Virtual tools like Slack and Skype enable us to work with anyone anywhere in the world. Nevertheless, when things are on the line, there’s nothing like a good old, face-to-face meeting. That’s when you truly bond and make things happen. Also, never turn down invitations to connect with new people. Serendipity is real, and it can work wonders for your business.
13.Tie your story together
Branding is the key to this. Look at your startup as a brand from the very beginning. Design every interaction your startup has with external stakeholders consciously. Pay close attention to your name, URL, website design, content creation, tone, job postings, email signature, and other details. It will cement your brand and make a huge difference when pitching to prospective clients or recruiting new team members. Don’t forget your branding as a founder. Your online presence should be top notch. End of the day, a Google search plays a huge role in the first impression you make in the digital world.
You can burn money fast. As a bootstrapping entrepreneur, you just can’t afford to make this mistake. Avoid overpriced conferences, office overhead, and other startup stuff which can quickly add up. Keep things as lean as possible for as long as possible. It’ll keep you afloat long enough to find the product-market fit and build a great company which would have died otherwise. Some startups are so well funded they don’t build up the necessary muscle to generate revenue. They get used to the idea that losing money in burn rate is alright as they have a funded company. Their attention is on raising the next round of funding rather than building a profitable business. A high level of practicality is essential for success.
In today’s world, it is harder than ever to be heard amongst all the noise, the key to getting people’s fragmented and hard-earned attention is to create value. Take the time out to think creatively about how you can showcase the value of your solution in a useful or even entertaining way. It could mean architecting a newsworthy stunt like running a marathon to showcase your sweat-free business shirt product or even creating a highly-curated newsletter. You’ll stop chasing leads once you focus on creating value.
Confidence and self-esteem are critical to show resilience. But you won’t be ready to take the necessary steps to succeed if you let your ego get in the way. This may mean doing trivial work like sending cold emails or asking for advice from more experienced entrepreneurs or even listening to your customers challenge your assumptions. Most often than not you won’t be dealing from a position of strength, so accept it early on. Embrace your vulnerability. It will make you stronger. Don’t be afraid to test a product, even if it isn't as perfect as you envisioned it to be and you are slightly ashamed of it. You’ll end up learning from your mistakes, and grow exponentially, both professionally and personally. This is what makes the journey worth it.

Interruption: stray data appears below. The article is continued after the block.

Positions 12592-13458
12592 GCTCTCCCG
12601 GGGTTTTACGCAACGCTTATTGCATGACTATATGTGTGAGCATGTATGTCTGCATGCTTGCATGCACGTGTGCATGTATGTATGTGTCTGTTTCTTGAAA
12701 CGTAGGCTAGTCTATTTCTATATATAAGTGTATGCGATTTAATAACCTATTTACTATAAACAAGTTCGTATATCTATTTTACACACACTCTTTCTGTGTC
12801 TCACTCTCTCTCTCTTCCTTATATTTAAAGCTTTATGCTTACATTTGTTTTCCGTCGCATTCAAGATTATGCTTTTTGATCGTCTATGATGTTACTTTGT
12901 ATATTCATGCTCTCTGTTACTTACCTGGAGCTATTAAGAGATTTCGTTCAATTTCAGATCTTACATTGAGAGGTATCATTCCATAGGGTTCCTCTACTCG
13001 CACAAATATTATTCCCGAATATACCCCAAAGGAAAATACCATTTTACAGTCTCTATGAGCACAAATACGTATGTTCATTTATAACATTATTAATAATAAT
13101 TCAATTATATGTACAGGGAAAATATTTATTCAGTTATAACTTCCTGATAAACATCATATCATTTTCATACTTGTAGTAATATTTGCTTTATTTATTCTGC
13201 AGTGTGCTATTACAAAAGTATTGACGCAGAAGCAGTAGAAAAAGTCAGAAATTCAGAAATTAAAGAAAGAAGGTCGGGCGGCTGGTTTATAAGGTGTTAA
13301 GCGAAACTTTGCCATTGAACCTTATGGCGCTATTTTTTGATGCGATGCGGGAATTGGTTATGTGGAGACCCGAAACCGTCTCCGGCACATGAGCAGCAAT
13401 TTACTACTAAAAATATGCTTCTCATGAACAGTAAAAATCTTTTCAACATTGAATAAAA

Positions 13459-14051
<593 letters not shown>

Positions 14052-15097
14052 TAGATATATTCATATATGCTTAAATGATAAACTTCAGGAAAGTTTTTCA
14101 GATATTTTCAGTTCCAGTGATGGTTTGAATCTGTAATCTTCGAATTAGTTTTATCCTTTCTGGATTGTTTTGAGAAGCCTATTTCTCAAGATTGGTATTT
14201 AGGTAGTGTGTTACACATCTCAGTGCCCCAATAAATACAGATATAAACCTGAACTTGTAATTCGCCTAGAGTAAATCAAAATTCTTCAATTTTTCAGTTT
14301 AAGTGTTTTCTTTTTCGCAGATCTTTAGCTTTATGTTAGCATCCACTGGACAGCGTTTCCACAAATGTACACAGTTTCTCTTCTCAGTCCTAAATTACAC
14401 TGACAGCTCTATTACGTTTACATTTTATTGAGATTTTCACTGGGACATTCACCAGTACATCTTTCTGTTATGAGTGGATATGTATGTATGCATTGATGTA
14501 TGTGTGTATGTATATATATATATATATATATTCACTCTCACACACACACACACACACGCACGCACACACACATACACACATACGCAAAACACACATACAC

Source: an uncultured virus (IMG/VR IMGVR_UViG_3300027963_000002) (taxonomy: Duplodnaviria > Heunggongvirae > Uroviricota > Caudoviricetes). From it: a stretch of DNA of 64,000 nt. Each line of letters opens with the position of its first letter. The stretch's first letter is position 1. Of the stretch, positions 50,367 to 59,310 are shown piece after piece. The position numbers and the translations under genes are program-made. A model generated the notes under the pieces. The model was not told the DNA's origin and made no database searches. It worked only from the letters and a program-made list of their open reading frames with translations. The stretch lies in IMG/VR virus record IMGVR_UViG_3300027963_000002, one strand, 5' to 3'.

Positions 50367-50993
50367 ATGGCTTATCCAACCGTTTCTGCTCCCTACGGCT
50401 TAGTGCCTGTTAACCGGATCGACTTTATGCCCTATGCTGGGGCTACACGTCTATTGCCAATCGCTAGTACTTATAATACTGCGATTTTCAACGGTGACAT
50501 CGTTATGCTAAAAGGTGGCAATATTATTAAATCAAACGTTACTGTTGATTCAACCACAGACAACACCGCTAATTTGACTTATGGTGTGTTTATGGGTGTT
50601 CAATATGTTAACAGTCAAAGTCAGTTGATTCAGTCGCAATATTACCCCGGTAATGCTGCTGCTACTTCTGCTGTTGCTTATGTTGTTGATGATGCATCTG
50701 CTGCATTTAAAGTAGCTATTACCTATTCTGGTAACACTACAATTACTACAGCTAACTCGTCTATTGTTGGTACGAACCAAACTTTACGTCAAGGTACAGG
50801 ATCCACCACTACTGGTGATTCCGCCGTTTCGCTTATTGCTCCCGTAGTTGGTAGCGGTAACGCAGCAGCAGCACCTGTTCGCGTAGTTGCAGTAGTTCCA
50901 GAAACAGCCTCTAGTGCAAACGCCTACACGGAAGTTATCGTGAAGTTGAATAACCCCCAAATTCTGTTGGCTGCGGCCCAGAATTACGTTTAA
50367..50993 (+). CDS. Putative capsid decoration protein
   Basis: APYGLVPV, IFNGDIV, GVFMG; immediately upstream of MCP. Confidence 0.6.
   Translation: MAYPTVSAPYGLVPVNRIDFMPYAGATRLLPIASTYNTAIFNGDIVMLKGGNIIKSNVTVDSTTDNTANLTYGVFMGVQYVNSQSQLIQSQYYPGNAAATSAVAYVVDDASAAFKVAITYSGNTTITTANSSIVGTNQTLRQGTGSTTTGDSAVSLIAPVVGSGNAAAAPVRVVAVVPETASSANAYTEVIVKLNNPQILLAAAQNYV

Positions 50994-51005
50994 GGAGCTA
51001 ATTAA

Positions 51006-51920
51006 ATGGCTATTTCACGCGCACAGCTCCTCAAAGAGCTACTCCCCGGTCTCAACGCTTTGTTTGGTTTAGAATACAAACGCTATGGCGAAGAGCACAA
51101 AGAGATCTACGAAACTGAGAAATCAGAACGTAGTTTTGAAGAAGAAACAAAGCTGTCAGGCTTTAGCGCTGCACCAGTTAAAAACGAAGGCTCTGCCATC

17.It’s a lonely journey
It’ll seep into your personal life. All you’ll talk about initially is the business. Your friends and family will eventually tire of it. Nobody will truly understand. You’re a small business owner battling to survive and scale. Your great world domination plans get lost somewhere in between paying the bills. In the first year especially, all your time and energy will go into building your business. This will eat into time with your family. It’s a substantial sacrifice, and you have to realize the level of commitment required.
18.Take care of yourself
In the beginning, you’ll be so consumed by work; you’ll eat poorly, rarely get any exercise and feel guilty if you take a day off. Taking a break is not only good for your mind and body, but it's also vital for your business. It’s essential to take a step back once in awhile. It’ll help you gain more clarity on the way forward and help stimulate your creativity.
19.You'll be the last person to be paid.
As the CEO, you’re the final person to collect a check. That’s how it works until there’s enough revenue.
Most entrepreneurs who have been around for awhile have experienced success and failure. Both situations teach you valuable lessons in what makes you successful and what can lead to failure. When you start a business, you don’t have to have it all figured out, but make sure you're starting out for the right reasons. We are living in a time where most harbor entrepreneurial ambitions, and the market has seen a record number of startups. Not all ideas work out; many people will be hurt financially and emotionally because of this era.
Nevertheless, I wish you good luck in your new journey. The world needs entrepreneurs. It’s the best path to create real value for yourself and others. No matter how it goes, I doubt you’ll regret the move.